The Prevalence and Determinants of Complementary Medicine Use for Nigerian Children in the Turkish Republic of Northern Cyprus

  • G.O. Christopher
  • C. Ozturk
Keywords: Alternative medicine, complementary medicine, Nigerian children


Background: Complementary and alternative medicine (CAM) is extensively used in the pediatric population. Environments and the nature of diseases have an impact on the type of CAM therapies used in children. Aims: This study aims to determine the prevalence and determinants of CAM use among Nigerian children living in the Turkish Republic of Northern Cyprus (TRNC). Subjects and Methods: A quantitative, descriptive and cross-sectional study was conducted among 50 parents living in the TRNC. The parents were selected by the snowball sampling technique. Data were collected using a self-administered, NAFKAM International-CAM-Questionnaire (I-CAM-Q). The data were analyzed using SPSS version 20. Chi-square test was used to analyze the associations of CAM use with values of P < 0.05 considered statistically significant. Results: The mean ages of the parents and children were 30 ± 5.56 years and 3 ± 2.17 years, respectively. It was discovered that 34 (68%) out of 50 children had used CAM in the previous 12 months. The most commonly used CAM products were vitamins/minerals (82.4%) and herbs/herbal products (55.9%). While praying for health (61.8%) and relaxation techniques (50.0%) were the most used CAM practices. A majority of the parents perceived that CAM use was beneficial (85.3%). Approximately 10% of the children were prescribed CAM recommendation/treatment by physicians. The most used sources of information were relatives (36%) and friends (14.7%). Parents (58%) indicated that they did not disclose their use of CAMs for their children to a physician/nurse. Conclusions: CAM is used prevalently in this population and the use of CAM is primarily focused on improving well-being. CAM usage for children increases with parental use. Further qualitative research is needed to understand the parental belief in the use of CAMs for children.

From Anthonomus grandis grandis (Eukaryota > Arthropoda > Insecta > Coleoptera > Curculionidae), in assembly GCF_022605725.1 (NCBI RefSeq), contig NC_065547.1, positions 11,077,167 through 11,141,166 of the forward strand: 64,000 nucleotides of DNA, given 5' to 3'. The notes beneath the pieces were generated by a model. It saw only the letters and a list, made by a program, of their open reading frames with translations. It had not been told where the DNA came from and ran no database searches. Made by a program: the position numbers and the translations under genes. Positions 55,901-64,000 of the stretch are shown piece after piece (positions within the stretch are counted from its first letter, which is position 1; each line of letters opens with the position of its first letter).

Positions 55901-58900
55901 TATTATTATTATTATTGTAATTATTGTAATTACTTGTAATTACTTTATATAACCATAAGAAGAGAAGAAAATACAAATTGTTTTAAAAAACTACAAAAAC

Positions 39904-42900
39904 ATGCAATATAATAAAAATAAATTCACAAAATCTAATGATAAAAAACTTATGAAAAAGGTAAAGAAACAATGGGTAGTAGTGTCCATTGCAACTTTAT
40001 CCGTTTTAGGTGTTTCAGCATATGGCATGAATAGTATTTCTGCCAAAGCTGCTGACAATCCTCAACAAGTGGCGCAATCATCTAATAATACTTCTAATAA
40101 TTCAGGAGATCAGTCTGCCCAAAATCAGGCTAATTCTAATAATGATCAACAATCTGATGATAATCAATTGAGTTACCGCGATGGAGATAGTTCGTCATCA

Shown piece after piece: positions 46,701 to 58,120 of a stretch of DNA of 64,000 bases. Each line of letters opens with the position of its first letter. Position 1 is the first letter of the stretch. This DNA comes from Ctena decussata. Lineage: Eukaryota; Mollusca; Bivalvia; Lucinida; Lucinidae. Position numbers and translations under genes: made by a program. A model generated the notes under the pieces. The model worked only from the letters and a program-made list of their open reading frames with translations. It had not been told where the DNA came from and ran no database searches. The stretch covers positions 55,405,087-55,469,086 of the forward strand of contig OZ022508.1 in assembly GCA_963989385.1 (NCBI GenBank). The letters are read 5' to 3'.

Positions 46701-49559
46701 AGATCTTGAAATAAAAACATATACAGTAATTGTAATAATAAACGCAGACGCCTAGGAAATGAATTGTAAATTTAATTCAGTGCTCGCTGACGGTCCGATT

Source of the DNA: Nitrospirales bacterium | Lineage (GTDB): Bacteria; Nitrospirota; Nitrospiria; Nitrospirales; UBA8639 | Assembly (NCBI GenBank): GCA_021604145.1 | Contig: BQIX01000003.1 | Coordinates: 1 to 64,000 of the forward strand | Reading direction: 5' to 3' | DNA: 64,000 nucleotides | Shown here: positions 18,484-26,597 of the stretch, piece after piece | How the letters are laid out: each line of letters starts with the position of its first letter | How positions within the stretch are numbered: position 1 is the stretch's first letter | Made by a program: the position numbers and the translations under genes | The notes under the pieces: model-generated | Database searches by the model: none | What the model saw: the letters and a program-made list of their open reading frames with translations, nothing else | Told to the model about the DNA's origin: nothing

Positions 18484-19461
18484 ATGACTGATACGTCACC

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eISSN: 1119-3077